The supply chain held hostage
Irrespective of political concerns or positions, the current upheaval in Egypt must not result in the closing of the Suez Canal
Irrespective of political concerns or positions, the current upheaval in Egypt must not result in the closing of the Suez Canal.
With anarchists planning a “million man march” in Cairo tomorrow, along with a nationwide strike, transport analysts are rightly concerned about a profound disruption in the global supply chain.
This vital economic link and resource is operated by what is left of the Egyptian government. It’s closure, if even temporary, could send oil prices soaring. Never mind what this will mean to container traffic.
So far, the Organization of Petroleum Exporting Countries (OPEC) has yet to determine if an emergency meeting is necessary this week, but by all observation, they should not wait long.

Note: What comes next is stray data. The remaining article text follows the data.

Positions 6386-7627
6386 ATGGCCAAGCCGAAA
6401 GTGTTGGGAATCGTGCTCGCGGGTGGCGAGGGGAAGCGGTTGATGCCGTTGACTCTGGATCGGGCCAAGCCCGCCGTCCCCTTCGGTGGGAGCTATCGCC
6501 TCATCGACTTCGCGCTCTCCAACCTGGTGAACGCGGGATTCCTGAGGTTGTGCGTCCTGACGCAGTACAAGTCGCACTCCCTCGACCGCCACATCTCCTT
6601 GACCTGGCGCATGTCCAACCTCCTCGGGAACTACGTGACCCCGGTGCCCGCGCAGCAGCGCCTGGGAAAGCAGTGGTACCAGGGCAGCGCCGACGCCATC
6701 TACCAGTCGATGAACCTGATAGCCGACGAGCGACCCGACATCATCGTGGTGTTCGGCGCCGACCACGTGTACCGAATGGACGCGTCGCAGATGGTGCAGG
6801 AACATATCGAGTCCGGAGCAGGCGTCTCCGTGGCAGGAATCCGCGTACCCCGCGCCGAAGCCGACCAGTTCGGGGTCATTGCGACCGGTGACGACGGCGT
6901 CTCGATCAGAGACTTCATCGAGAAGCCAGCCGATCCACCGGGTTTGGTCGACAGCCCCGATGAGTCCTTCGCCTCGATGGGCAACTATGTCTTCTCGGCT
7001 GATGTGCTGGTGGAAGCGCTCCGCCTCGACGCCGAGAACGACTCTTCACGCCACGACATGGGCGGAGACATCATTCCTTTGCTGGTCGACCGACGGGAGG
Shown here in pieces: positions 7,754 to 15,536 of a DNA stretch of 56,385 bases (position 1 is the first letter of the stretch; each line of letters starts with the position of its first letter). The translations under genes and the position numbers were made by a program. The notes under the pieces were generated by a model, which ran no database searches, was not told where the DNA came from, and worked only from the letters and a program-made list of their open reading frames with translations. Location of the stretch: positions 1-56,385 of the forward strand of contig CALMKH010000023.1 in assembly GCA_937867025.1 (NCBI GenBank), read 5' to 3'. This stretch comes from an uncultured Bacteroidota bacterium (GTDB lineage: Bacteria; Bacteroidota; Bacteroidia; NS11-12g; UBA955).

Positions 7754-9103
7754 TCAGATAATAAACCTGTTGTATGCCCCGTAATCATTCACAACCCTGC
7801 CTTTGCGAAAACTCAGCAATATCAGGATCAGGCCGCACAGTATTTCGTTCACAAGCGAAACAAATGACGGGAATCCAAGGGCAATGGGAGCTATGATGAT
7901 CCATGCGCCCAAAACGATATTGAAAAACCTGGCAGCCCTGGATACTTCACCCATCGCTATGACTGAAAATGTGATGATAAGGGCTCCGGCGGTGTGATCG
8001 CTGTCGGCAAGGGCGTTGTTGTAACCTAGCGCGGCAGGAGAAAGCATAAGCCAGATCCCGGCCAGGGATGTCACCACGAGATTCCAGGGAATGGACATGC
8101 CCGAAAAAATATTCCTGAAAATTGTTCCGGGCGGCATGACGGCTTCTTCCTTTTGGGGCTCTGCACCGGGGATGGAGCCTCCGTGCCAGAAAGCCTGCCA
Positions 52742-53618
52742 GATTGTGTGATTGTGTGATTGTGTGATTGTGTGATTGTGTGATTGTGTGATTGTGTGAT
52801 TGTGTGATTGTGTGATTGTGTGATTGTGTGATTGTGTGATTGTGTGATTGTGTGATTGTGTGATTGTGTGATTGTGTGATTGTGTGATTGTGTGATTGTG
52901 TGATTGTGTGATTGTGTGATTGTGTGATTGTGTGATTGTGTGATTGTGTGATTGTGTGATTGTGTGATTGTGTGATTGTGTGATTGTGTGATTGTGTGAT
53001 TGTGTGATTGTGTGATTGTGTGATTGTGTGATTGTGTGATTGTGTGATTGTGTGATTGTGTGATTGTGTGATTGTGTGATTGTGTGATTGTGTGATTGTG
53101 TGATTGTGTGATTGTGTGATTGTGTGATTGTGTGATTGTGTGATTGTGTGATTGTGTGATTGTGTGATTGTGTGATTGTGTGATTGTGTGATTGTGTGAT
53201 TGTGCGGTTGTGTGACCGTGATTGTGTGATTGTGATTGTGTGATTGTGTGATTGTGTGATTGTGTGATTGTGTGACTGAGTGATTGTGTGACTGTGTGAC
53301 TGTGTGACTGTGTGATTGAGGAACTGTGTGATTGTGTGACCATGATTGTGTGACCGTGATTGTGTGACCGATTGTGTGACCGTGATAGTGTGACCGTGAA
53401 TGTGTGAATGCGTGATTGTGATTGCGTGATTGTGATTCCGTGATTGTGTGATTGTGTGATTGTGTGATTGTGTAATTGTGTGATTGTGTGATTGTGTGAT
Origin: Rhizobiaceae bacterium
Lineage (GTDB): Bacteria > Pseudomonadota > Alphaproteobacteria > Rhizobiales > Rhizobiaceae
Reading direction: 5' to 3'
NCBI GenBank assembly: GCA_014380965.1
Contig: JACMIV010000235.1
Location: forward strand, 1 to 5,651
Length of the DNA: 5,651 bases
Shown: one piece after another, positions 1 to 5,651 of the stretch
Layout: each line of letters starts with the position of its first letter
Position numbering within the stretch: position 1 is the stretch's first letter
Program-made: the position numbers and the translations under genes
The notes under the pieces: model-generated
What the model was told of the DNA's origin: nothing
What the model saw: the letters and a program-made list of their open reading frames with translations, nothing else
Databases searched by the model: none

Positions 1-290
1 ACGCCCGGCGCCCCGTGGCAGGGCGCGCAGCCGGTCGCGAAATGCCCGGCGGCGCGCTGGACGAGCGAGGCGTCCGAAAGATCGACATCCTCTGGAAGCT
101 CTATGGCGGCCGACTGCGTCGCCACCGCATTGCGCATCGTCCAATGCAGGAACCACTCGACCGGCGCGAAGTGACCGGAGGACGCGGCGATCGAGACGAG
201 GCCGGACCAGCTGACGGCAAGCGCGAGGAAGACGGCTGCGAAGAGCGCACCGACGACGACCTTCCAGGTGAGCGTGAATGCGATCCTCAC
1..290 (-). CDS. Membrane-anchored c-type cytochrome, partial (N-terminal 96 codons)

Meanwhile, the Suez Canal Authority is reporting “normal” container vessel traffic today, with approximately 50 ships deployed through this vital artery linking the Red Sea to the Med.
With tensions in the region growing and “anti-West” sentiment taking hold, our greatest fear now is that attacks may actually be made on shipping companies and on the Canal Authority itself.
About the AuthorPatrick Burnson, Executive Editor Patrick Burnson is executive editor for Logistics Management and Supply Chain Management Review magazines and web sites. Patrick is a widely-published writer and editor who has spent most of his career covering international trade, global logistics, and supply chain management. He lives and works in San Francisco, providing readers with a Pacific Rim perspective on industry trends and forecasts. You can reach him directly at [email protected]
Subscribe to Logistics Management Magazine!Subscribe today. It's FREE!
Get timely insider information that you can use to better manage your entire logistics operation.
Start your FREE subscription today!
34th Annual Quest for Quality Awards: 2017 Awards Dinner Trucking Regulations: Washington U-Turns; States put hammer down View More From this Issue